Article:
Asked about the possibility of a Jones nomination, one civil rights leader speaking on condition of anonymity said: “Nobody’s going to be jumping up and down with enthusiasm,” but added, “I don’t know if people would be jumping up and down with opposition either.”

A spokeswoman for Jones declined to comment.

Several civil rights leaders have publicly expressed a preference for a Black attorney general. Marc Morial, president and CEO of the National Urban League, said that in addition to scrutinizing the attorney general pick, he was focused on the entire slate of senior officials that Biden will pick to run the Justice Department.

“I’ve made that point privately, repeatedly, that the attorney general is crucial, but the team is crucial,” he said.

To that end, people familiar with the discussions said the incoming administration has increasingly focused in recent days on finding Black candidates to nominate for other Justice Department jobs, as it appears likely that Biden’s attorney general pick will be White.

Ifill has publicly expressed support for Yates, and other civil rights leaders have seemed to give her a tacit endorsement — noting that familiarity with the inner workings of the Justice Department was an important criterion to them. That would not seem to apply to Jones or the other person still under consideration, Garland, as both of their experience in the Justice Department was from long ago.

Yates has more-recent and extensive history on civil rights and criminal justice reform. As the Justice Department’s No. 2 official at the end of the Obama administration, she ordered the shutdown of private prisons under the department’s control, pushed for ending the use of solitary confinement and helped implement sentencing reform. She was also generally viewed inside the building as an advocate for prosecuting police officers who committed misconduct.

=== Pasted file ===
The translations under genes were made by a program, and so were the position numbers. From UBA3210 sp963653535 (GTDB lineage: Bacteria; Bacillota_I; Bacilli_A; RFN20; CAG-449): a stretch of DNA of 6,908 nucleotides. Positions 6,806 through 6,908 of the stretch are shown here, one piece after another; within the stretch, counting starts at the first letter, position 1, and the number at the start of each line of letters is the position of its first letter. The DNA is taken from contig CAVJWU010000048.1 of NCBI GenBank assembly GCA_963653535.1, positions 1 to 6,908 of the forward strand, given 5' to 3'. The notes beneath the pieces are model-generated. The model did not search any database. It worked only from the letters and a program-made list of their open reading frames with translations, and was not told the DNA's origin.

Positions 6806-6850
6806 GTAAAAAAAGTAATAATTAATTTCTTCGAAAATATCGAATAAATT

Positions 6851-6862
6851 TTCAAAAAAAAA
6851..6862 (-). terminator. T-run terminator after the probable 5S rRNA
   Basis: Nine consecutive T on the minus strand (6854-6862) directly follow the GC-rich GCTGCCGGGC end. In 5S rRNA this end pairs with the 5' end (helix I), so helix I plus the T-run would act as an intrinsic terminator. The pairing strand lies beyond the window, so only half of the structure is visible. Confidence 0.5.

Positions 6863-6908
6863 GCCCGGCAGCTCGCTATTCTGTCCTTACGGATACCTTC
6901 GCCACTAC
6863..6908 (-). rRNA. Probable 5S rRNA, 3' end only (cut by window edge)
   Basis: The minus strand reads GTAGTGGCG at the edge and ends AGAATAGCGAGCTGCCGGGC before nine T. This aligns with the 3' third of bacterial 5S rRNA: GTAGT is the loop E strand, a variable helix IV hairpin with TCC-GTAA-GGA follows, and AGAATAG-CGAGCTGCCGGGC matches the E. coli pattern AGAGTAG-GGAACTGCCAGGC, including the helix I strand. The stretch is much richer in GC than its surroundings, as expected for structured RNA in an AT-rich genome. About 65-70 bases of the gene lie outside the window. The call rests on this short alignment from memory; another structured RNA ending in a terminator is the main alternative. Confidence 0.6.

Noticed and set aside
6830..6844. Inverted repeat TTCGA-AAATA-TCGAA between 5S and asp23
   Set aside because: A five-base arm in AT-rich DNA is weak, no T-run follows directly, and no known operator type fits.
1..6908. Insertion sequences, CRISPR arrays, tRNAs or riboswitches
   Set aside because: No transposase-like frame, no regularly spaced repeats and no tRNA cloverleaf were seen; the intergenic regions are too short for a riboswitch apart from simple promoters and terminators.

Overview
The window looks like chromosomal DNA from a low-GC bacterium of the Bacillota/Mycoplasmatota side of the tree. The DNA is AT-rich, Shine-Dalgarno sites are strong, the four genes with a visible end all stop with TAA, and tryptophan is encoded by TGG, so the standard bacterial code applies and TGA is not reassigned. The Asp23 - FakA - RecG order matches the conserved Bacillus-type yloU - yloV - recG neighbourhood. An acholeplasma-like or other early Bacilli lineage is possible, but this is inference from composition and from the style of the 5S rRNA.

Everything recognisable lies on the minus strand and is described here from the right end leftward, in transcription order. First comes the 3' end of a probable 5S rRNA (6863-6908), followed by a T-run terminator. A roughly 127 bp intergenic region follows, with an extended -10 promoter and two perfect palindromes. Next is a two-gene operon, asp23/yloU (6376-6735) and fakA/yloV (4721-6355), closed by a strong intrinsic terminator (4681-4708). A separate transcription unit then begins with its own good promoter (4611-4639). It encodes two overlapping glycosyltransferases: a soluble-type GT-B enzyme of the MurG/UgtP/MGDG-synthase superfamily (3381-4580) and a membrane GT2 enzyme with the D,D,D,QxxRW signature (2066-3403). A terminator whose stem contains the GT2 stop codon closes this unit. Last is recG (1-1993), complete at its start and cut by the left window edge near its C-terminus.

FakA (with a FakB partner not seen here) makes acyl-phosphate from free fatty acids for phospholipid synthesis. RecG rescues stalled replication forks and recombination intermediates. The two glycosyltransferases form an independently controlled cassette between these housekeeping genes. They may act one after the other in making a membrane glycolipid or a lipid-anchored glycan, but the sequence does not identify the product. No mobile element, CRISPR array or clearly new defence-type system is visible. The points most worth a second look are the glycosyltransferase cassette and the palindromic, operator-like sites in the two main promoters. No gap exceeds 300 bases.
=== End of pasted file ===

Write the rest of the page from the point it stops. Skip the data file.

According to people familiar with the matter, when a dispute erupted among the department’s Civil Rights Division and federal prosecutors in New York about whether to bring charges against the officer involved in the death of Eric Garner, Yates sided with the Civil Rights Division, which wanted to proceed with a case. Ultimately, though, Attorney General Loretta Lynch gave the green light to proceed so late in her tenure that the case fell to the next administration, and officials under Attorney General William P. Barr closed it without bringing any charges.

Yates, though, also has detractors, and her confirmation could be a bruising fight. Senate Republicans have scrutinized Yates and others’ supervision of the FBI’s probe of President Trump’s 2016 campaign — recently calling her to testify publicly about the matter — and Trump has attacked her as having “zero credibility.”

A new issue emerged this week that could complicate the confirmation process for whichever candidate Biden chooses — the disclosure of a two-year investigation of the incoming president’s son, Hunter Biden, into whether he paid taxes on China-related business dealings. Already, some Republicans are calling for a special prosecutor to be appointed to handle the investigation.

Robert Mintz, a former federal prosecutor now in private practice, called the Hunter Biden case “the first big test” of President-elect Biden’s pledge to reestablish the independence of the Department of Justice.” Mintz said the next attorney general will face “the daunting task of how to manage a highly politically charged investigation of an immediate member of the president’s family while attempting to maintain the appearance of autonomy and lack of political influence in the ­decision-making.”